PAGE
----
So what's different? According to Fathers, VMware has recognized that for the hybrid dream to become reality -- where enterprises can easily move workloads among clouds and manage resources as more or less a single fabric -- VMware must develop a standardized public cloud solution for its partners. Fathers said that VMware has been working on this for a while, and although it doesn't have a name yet, more details will be forthcoming at VMworld.
This hybrid approach has always made sense in theory, but the standardization Fathers is talking about is essential for a unified pubic/private platform, unless you find the idea of ironclad lock-in to a single provider appealing. Similar hybrid goodness is part of the promise of OpenStack -- which envisions an ecosystem of public and private OpenStack clouds across which workloads matriculate easily -- but the OpenStack consortium is years away from making this a reality.
Interestingly, one of the companies furthest along in this vein this is Microsoft, which with Windows Server and System Center 2012 has begun offering hybrid-style integration with Windows Azure. That coincides nicely with dramatic improvements in Hyper-V, plus Microsoft's decision a year ago to loosen up and offer IaaS rather than pushing PaaS only. In addition, Microsoft has its own partner program, where independent service providers can buy a turnkey version of the Azure platform and offer it to customers.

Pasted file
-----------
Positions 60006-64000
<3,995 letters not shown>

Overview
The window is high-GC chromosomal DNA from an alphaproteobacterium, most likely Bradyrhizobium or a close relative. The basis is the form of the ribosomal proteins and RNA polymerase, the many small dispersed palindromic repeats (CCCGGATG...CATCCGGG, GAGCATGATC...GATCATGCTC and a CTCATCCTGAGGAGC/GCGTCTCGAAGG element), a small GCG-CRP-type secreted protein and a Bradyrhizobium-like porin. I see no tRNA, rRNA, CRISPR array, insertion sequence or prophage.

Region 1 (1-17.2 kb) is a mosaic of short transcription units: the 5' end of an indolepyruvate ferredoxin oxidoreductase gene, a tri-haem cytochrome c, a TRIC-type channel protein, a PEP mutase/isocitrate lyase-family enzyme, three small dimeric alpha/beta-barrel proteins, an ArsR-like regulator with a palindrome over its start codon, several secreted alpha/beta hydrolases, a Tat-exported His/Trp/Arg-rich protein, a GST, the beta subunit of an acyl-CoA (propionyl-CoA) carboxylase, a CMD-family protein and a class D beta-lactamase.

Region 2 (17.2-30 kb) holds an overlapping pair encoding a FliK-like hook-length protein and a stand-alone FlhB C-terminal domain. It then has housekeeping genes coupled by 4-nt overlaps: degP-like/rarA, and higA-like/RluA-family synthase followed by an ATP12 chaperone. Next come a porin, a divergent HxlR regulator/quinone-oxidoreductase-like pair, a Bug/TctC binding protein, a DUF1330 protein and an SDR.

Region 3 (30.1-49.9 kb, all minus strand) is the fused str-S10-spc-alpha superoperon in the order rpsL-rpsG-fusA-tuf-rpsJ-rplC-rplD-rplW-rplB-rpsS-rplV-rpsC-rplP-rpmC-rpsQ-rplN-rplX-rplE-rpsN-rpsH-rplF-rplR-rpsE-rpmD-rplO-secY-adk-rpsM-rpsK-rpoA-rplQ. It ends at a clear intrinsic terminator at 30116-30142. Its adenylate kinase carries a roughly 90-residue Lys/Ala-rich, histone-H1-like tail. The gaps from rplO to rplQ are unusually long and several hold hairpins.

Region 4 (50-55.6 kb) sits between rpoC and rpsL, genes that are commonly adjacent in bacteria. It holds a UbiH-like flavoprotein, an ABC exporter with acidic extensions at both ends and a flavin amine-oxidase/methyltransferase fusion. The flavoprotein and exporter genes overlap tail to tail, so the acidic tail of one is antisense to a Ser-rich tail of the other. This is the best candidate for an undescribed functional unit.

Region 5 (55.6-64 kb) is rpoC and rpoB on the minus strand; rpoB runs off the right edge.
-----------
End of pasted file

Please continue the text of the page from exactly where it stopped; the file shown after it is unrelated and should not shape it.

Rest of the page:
By contrast, VMware has yet to spin up its own offering, so it's unclear whether VMware's IaaS or those of partners will launch first. While Fathers stopped short of suggesting there will be a certification program, he said VMware plans to "choose its partners very carefully at first" to ensure they deliver on the value proposition -- an enterprise-class, VMware-driven cloud. That seems essential for the strategy to succeed.
Fulfilling the hybrid promise
In one sense, it's obvious there's a market for a truly hybrid VMware cloud that can extend the capabilities of enterprises as needed -- and that high-end customers would be willing to pay a premium for that over the "commodity" offerings of, say, Amazon or Rackspace.
But this vision is not new and it's taken a while for VMware to settle on a strategy. The balance between maintaining enterprise quality of service and catching up in the cloud game is going to be tricky. Much will depend on the details of the new public cloud technology package to be offered to partners -- and which partners commit to offering the new service.
I've often wondered: By the time we get all these standardized IaaS offerings ironed out, will enterprises have already turned to SaaS for all but their legacy enterprise applications? By their nature, those legacy apps don't need to scale like, say, public-facing Web apps do. I think there will be a place for VMware hybrid clouds, but they may be the solution of choice for a bygone era.
This article, "VMware takes another whack at the cloud," originally appeared at InfoWorld.com. Read more of Eric Knorr's Modernizing IT blog. And for the latest business technology news, follow InfoWorld on Twitter.